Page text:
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From Ancient Greek στρατηγία (stratēgía, office of general, command, generalship), from στρατηγός (stratēgós, the leader or commander of an army, a general), from στρατός (stratós, army) + ἄγω (ágō, I lead, I conduct).


  • IPA(key): /ˈstɹætədʒi/
  • (file)


strategy (countable and uncountable, plural strategies)

  1. The science and art of military command as applied to the overall planning and conduct of warfare.
    • 1913, Robert Barr, chapter 4, in Lord Stranleigh Abroad[1]:
      “I came down like a wolf on the fold, didn’t I ?  Why didn’t I telephone ?  Strategy, my dear boy, strategy. This is a surprise attack, and I’d no wish that the garrison, forewarned, should escape. …”
  2. A plan of action intended to accomplish a specific goal.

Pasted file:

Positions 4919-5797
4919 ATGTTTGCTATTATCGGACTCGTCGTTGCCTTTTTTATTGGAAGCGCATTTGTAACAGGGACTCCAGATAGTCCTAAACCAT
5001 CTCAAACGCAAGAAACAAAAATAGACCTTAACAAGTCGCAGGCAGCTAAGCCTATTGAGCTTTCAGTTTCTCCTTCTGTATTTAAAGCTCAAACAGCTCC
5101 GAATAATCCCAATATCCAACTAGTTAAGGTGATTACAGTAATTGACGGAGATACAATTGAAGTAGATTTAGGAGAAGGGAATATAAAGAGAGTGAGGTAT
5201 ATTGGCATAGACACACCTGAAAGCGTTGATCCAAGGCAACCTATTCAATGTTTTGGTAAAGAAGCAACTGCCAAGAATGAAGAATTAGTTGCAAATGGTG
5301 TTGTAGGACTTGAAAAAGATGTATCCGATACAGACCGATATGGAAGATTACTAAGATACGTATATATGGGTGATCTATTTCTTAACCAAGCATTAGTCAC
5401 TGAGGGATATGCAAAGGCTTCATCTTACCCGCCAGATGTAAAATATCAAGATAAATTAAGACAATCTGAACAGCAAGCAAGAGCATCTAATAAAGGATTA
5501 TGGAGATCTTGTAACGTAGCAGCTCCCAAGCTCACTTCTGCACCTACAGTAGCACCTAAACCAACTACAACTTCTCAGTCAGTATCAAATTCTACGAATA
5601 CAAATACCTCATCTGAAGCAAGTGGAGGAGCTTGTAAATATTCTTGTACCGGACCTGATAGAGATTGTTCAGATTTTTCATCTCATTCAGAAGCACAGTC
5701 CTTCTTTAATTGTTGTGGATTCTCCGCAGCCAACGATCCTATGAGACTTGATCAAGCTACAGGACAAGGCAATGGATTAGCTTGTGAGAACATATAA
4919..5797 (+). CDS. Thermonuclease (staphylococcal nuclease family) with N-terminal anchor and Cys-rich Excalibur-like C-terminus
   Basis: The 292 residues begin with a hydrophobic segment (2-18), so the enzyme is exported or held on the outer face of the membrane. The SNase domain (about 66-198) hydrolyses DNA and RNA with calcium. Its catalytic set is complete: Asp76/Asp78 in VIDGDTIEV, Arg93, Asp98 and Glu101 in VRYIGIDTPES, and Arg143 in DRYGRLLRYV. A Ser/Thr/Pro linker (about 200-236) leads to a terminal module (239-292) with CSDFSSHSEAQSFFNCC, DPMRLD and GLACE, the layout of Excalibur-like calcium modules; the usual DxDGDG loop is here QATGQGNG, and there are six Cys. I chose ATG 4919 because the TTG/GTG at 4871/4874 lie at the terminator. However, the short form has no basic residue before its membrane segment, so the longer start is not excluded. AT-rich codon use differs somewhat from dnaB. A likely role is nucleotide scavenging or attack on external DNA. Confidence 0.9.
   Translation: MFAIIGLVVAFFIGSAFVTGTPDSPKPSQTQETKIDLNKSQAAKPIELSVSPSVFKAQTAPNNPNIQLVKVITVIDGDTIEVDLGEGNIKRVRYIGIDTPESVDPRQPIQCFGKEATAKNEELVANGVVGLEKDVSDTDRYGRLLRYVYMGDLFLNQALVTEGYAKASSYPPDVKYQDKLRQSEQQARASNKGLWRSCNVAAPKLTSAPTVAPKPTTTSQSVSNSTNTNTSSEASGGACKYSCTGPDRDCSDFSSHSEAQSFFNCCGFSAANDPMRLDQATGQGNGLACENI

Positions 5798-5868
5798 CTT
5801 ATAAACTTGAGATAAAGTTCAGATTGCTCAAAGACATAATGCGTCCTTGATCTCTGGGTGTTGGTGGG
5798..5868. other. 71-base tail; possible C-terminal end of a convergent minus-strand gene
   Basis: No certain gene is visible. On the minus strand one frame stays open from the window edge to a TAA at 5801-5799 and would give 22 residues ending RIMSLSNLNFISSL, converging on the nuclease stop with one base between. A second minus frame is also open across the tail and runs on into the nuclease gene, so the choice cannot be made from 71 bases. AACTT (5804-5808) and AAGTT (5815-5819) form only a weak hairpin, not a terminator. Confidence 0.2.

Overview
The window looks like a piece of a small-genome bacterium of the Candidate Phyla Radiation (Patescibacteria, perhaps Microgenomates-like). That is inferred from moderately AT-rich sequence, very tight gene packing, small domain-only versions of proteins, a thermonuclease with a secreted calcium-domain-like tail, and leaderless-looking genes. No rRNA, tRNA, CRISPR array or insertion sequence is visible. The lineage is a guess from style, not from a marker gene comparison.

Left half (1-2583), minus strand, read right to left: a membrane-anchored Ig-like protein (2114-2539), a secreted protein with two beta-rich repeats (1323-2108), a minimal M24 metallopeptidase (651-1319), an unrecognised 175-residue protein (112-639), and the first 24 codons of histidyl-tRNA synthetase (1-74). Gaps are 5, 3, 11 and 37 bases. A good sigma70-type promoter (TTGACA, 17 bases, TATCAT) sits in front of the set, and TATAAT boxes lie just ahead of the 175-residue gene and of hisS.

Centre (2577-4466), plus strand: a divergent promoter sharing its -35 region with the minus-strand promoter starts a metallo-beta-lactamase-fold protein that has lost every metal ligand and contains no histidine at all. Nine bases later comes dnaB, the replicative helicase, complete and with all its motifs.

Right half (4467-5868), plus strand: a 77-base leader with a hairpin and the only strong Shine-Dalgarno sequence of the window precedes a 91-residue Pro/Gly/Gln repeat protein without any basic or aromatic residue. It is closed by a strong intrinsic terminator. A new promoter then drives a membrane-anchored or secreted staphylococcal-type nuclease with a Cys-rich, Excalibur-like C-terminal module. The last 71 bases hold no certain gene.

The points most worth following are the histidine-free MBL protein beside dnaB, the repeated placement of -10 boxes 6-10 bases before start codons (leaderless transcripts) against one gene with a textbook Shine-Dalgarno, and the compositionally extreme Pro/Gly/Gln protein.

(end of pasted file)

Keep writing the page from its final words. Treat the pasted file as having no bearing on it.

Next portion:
• 2013 May-June, William E. Conner, “An Acoustic Arms Race”, in American Scientist, volume 101, number 3, page 206-7:
      Earless ghost swift moths become “invisible” to echolocating bats by forming mating clusters close [] above vegetation and effectively blending into the clutter of echoes that the bat receives from the leaves and stems around them. Many insects probably use this strategy, which is a close analogy to crypsis in the visible world—camouflage and other methods for blending into one’s visual background.
  3. (Can we clean up(+) this sense?) The use of advance planning to succeed in politics or business.

Usage notesEdit

  • Verbs often used with "strategy": drive, follow, pursue, execute, implement, adopt, abandon, accept, reject, create.


Coordinate termsEdit

  • (an art of using similar techniques in politics or business): tactics

Derived termsEdit

Related termsEdit


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